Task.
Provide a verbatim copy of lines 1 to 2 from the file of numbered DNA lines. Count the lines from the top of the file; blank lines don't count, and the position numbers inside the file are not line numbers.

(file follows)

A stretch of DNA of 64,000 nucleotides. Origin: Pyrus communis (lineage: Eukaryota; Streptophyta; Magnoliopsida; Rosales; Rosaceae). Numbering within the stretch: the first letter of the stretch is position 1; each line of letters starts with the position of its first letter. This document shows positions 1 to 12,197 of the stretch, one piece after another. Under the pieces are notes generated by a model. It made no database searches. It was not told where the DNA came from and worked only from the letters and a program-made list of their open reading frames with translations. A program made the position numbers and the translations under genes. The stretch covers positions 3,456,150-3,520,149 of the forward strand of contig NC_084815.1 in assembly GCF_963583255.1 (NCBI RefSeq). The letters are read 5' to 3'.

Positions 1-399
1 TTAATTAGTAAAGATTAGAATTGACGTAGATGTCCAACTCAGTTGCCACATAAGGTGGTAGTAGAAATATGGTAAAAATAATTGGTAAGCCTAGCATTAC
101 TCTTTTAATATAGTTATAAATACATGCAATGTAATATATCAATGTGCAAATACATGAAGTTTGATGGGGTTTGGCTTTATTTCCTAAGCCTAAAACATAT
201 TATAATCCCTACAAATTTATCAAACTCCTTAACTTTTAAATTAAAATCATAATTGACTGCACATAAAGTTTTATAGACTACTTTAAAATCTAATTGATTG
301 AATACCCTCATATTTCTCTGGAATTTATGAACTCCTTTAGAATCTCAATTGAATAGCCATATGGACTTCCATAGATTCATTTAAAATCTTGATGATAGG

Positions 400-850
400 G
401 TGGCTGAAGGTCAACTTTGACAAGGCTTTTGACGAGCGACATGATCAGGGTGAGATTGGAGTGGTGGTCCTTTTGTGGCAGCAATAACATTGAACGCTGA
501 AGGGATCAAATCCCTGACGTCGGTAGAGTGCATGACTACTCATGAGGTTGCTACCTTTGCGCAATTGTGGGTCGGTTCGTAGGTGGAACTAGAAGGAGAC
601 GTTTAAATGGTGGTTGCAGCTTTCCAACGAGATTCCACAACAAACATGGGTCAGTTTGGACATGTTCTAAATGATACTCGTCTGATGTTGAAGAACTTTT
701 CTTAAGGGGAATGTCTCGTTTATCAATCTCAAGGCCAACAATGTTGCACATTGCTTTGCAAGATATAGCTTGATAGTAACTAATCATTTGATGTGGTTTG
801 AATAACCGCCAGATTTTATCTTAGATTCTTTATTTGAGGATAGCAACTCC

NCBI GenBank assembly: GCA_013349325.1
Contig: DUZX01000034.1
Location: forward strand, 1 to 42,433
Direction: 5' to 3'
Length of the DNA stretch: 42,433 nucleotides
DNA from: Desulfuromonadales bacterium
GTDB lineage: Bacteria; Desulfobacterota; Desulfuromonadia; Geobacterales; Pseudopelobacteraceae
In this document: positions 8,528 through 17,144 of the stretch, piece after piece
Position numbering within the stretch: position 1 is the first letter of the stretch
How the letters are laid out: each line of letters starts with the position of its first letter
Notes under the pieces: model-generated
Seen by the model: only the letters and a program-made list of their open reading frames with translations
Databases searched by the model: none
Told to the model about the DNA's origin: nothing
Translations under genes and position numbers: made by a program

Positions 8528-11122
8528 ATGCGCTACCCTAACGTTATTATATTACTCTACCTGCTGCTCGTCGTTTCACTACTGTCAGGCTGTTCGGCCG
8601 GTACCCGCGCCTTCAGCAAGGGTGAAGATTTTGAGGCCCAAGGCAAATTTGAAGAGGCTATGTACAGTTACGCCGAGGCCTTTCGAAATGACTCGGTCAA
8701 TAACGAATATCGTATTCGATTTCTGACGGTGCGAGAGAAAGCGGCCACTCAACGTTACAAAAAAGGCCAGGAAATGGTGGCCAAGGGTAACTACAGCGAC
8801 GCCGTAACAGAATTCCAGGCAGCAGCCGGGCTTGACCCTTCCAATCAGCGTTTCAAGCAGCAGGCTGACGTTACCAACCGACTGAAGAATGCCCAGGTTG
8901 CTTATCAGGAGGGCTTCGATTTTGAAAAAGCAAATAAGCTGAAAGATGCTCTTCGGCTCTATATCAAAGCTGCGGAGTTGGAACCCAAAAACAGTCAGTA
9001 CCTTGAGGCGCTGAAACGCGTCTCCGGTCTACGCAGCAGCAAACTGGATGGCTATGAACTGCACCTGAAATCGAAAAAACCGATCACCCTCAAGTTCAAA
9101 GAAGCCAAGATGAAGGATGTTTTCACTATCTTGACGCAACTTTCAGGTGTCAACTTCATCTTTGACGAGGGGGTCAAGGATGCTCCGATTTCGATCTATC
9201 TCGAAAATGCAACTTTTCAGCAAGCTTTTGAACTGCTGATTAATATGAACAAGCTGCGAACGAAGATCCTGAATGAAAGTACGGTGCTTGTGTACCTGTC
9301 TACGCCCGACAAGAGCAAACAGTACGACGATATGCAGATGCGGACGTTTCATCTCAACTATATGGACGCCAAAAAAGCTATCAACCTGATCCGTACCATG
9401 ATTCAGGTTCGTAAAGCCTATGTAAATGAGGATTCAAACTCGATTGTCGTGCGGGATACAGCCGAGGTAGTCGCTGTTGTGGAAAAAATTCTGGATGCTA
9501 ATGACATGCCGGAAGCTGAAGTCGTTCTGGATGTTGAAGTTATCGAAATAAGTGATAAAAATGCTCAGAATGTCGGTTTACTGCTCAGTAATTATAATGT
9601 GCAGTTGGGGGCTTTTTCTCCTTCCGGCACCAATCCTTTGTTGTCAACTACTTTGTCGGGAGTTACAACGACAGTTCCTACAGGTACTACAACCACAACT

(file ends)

A stretch of DNA of 64,000 nucleotides. Origin: Pyrus communis (lineage: Eukaryota; Streptophyta; Magnoliopsida; Rosales; Rosaceae). Numbering within the stretch: the first letter of the stretch is position 1; each line of letters starts with the position of its first letter. This document shows positions 1 to 12,197 of the stretch, one piece after another. Under the pieces are notes generated by a model. It made no database searches. It was not told where the DNA came from and worked only from the letters and a program-made list of their open reading frames with translations. A program made the position numbers and the translations under genes. The stretch covers positions 3,456,150-3,520,149 of the forward strand of contig NC_084815.1 in assembly GCF_963583255.1 (NCBI RefSeq). The letters are read 5' to 3'.

Positions 1-399